In the cross hairs: Biocidal active substances
By Gabi Büttner, Umco.
Biocidal active substances are needed more urgently than ever before in the paints and coatings sector. Solvent-based products are increasingly disappearing, for the protection of humans and the environment and as a result water-based systems are steadily becoming more widespread – but these require the use of biocidal active substances.
Biocidal products containing these active substances are used as in-can preservatives and film preservatives to prevent the formation of mould and algae in damaged paint and façade coatings, amongst other uses. The first active substance approvals for in-can preservatives are starting to impact companies in the form of restrictions.
Product-Types 6 and 7 – overlaps
In-can preservatives (product-type 6) are intended to protect water-borne paints in containers from microbial deterioration, which could otherwise discolour them or alter their viscosity. Film preservatives (product-type 7), by contrast, are intended to protect walls and facades from microbial deterioration and algal growth which would otherwise discolour the surface and damage the coating. Despite the different fields of application, there is substantial overlap as far as the active substances employed are concerned: the two most important of these are zinc pyrithione and the isothiazolinone class of substances. Active substances for approval for each product-type have been systematically reassessed over many years as part of the Existing Substances Review Programme. Active substances falling under product-type 6 are scheduled for review before those of product-type 7. Particularly where identical active substances are concerned, current approvals results for in-can preservatives may suggest the results that can be expected for film preservatives. According to the timetable for the approval of active substances, all product-type 6 and 7 open approvals decisions must be made within the next five years. Initial results from the approval processes are falling in the direction of either the substitution of active substances or stricter classifications and labelling.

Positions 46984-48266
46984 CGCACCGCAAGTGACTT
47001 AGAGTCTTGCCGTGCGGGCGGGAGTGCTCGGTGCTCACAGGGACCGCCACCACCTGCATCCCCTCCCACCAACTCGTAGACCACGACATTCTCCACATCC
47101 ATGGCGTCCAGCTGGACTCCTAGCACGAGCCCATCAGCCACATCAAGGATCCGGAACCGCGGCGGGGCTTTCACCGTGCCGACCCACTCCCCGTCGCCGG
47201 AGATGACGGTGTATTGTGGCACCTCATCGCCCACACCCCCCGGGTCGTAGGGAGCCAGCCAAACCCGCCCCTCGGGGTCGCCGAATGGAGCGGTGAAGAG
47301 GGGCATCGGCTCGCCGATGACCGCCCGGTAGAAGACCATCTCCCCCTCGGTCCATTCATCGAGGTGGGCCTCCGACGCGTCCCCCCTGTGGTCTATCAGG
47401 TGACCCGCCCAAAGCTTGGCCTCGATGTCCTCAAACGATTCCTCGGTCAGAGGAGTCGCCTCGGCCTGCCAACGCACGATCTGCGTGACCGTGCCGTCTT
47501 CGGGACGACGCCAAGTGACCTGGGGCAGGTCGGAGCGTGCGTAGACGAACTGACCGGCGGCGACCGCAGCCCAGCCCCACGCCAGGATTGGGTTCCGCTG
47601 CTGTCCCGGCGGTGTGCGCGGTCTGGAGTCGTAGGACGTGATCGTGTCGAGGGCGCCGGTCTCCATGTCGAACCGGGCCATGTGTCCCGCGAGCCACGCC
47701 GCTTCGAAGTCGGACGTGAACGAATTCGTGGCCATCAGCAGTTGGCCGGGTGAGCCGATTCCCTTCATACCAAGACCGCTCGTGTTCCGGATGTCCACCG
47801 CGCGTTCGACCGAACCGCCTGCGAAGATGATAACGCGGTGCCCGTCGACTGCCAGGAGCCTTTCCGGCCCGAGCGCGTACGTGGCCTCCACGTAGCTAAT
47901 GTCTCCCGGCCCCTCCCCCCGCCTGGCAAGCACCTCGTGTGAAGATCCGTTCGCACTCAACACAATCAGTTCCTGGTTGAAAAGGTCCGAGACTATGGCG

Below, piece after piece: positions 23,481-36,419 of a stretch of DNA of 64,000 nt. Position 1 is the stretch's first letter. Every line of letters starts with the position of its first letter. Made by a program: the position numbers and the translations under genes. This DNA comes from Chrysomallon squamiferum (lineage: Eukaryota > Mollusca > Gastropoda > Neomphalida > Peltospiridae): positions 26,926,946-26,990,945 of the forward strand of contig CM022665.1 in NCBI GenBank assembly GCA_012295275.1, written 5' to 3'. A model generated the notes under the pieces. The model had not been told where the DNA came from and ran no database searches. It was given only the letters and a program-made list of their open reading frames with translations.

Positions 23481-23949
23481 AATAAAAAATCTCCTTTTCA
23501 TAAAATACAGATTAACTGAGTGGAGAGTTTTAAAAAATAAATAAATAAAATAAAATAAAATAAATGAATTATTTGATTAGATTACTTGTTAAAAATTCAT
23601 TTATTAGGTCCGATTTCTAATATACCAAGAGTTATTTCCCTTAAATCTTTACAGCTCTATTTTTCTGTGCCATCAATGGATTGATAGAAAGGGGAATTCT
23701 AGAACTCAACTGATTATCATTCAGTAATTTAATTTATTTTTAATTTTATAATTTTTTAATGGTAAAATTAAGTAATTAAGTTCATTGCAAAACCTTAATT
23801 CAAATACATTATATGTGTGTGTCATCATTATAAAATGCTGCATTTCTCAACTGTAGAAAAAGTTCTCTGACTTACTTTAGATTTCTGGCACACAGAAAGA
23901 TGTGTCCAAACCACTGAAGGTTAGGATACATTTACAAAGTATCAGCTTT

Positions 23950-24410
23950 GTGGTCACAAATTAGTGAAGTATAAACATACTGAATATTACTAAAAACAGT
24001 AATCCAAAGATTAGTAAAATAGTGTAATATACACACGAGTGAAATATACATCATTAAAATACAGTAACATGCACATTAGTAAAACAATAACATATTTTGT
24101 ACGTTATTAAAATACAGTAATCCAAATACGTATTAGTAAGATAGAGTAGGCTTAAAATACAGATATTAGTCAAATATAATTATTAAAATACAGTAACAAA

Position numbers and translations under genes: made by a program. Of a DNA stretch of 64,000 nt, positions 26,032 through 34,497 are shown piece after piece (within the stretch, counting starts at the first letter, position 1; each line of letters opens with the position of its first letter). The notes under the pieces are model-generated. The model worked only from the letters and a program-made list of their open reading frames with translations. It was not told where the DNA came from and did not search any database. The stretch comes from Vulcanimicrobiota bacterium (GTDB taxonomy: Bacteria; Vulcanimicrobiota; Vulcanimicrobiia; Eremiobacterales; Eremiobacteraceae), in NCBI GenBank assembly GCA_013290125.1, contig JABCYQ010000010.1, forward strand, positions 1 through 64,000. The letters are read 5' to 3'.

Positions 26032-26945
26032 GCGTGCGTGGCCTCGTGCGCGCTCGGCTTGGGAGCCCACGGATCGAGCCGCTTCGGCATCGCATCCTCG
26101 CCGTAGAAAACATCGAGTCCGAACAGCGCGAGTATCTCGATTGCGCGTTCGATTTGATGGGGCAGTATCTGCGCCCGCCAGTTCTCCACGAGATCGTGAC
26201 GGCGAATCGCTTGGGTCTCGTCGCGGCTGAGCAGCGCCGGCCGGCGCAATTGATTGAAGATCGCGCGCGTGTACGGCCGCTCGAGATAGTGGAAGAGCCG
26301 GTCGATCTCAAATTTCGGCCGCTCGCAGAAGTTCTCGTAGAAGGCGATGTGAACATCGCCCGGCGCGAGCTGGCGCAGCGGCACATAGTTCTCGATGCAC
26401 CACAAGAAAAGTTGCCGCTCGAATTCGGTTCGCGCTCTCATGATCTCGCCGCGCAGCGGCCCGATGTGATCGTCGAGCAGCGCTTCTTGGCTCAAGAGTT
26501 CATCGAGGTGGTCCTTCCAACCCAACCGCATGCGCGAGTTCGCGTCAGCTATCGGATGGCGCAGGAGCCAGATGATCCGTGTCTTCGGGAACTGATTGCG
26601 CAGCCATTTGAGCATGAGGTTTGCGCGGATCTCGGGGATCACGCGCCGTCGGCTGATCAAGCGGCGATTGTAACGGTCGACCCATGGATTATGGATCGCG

Exclusion and substitution
The exclusion and substitution of active substances presents a challenge, as they are essentially based on hazard criteria and not on a risk assessment. This points to a possibility that substance classes per se will be excluded. For example, the classification of formaldehyde as a carcinogen had a negative impact on the entire group of formaldehyde releasers that are used as in-can preservatives. Regardless of whether its use is in product-types 6 or 7, the future of zinc pyrithione as an active substance is still uncertain because it could suffer the same fate as that of the formaldehyde releasers. Zinc pyrithione is currently under review for a harmonised classification as toxic to reproduction, the outcome is still undecided.
Labelling limits – Tantamount to a ban